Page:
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Kenya to Sell $2 Billion Debut Bond Amid Security Concern

Kenya Taps Debt Market Amid Security Concern
Men look at the wreckage of two vehicles sitting on the roadside in Mpeketoni, following a terrorist attack. Photographer: STRINGER/AFP via Getty Images

Kenya plans to raise $2 billion from its first offerings of Eurobonds, a day after a terrorist attack killing 48 people heightened security concerns in East Africa’s biggest economy.

The sale includes $500 million of five-year securities that will price to yield 5.875 percent and $1.5 billion of a 10-year bond at 6.875 percent, according to a person familiar with the plans, who asked not to be identified as the information is private. That compares with the 7.1 percent yield on similarly rated 2024 bonds sold by Zambia in April.

Kenya will use the proceeds for infrastructure projects and repayment of a $600 million loan that matures this August. The government forecasts economic growth will accelerate to 6.1 percent in the year through June 2015 from an estimated 5.3 percent in fiscal 2014, helped by exports of tea and flowers. Bombings in Nairobi and the port city of Mombasa killed more than 100 people since a Sept. 21 attack on the Westgate Mall in the capital.

The price is still attractive “although they haven’t left much on the table,” Max Wolman, who helps oversee $13.5 billion in emerging-market debt as a money manager at Aberdeen Asset Management Plc in London, said by phone today. “Given that Kenya is one of the better African sovereigns, demand will be high.”

Zambia raised $1 billion two months ago in Africa’s first sovereign dollar-debt offering of 2014. It was priced to yield 8.625 percent after a widening fiscal deficit prompted a ratings downgrade last year. Kenya shares Zambia’s B1 rating at Moody’s Investors Service, three levels below investment grade.

Black Tea

Kenya, which first considered selling Eurobonds in 1997, is the world’s biggest exporter of black tea. The fastest growing industries in 2013 were wholesale and retail trade, financial services, transport and communications, according to data from the Kenya National Bureau of Statistics.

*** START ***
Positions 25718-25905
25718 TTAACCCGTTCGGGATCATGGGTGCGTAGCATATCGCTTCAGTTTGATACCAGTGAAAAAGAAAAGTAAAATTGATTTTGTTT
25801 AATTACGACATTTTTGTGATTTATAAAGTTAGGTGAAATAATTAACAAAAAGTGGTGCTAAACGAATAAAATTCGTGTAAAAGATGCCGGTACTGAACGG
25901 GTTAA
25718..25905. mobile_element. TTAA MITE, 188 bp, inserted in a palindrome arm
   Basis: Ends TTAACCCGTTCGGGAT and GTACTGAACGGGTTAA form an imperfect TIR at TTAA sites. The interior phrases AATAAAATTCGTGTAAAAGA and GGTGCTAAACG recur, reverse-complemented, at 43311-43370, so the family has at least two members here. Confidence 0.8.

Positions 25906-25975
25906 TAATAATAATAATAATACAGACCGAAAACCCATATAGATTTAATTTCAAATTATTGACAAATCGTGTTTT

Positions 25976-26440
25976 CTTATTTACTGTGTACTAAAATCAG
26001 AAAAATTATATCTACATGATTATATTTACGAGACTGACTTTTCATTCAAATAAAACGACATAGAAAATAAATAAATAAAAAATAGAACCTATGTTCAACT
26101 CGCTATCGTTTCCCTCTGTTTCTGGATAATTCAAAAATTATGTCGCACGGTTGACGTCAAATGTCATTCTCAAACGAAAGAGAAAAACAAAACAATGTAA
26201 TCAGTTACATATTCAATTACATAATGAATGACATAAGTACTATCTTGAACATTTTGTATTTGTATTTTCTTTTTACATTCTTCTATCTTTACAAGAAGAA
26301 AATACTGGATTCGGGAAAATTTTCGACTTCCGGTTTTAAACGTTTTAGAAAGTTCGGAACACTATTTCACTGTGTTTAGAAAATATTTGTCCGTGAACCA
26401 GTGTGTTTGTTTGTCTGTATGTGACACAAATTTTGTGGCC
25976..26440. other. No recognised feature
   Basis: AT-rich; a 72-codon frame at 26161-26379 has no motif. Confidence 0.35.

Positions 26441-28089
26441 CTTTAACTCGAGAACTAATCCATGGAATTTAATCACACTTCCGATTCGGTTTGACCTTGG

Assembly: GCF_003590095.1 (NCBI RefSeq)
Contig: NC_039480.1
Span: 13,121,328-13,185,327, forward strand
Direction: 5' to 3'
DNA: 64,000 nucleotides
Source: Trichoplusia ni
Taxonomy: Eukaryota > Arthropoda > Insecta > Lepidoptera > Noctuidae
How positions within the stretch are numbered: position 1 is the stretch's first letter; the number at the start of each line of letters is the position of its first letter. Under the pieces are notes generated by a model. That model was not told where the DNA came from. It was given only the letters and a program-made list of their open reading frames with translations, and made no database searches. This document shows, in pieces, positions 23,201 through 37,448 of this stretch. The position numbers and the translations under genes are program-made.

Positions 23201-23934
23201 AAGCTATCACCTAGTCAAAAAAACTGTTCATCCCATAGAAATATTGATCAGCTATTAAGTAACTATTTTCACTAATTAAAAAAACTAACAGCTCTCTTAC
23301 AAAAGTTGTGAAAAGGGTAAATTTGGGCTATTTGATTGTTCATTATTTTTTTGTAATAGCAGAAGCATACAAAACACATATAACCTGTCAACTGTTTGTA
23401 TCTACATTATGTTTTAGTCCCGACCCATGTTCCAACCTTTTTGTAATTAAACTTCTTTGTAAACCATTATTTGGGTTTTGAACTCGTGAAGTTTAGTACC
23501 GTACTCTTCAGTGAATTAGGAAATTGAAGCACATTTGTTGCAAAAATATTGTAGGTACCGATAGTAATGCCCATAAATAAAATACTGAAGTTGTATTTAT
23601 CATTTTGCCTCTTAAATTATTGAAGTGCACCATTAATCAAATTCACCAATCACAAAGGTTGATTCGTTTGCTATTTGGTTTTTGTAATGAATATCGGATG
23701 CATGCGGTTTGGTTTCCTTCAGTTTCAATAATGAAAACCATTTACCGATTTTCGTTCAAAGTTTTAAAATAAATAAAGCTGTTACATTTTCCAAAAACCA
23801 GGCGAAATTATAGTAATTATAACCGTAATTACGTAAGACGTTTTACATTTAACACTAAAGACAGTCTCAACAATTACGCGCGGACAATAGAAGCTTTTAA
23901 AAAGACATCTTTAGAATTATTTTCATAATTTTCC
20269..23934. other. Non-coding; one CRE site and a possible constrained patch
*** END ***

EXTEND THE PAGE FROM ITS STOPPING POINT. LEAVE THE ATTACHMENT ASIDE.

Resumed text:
Visits to the country fell 7 percent last year following an increase in gun and bomb attacks since Kenya deployed soldiers in neighboring Somalia in 2011 to battle the al-Qaeda-affiliated al-Shabaab militia. Tourism is Kenya’s second-biggest source of foreign currency after tea, generating $1.1 billion in 2013.

Suspected al-Shabaab militia attacked the Kenyan coastal town of Mpeketoni yesterday, shooting indiscriminately and setting ablaze at least seven buildings, according to police and emergency workers.

“The biggest risk comes from the security situation and the more traditional African issues such as lack of infrastructure and insufficient supply of electricity,” Christian Mejrup, a money manager at Global Evolution A/S, which oversees $2.1 billion, in Kolding, Denmark, said by e-mail. “Kenya is a well-diversified economy and a prospect of an economic game changer when the oil/gas production materialize.”

Kenya’s infrastructure projects include building additional port capacity in Mombasa, expanding the railway network and improving energy-generation facilities.

(An earlier version of this story was corrected to show in second paragraph that Zambia sold Eurobonds maturing in 2024.)

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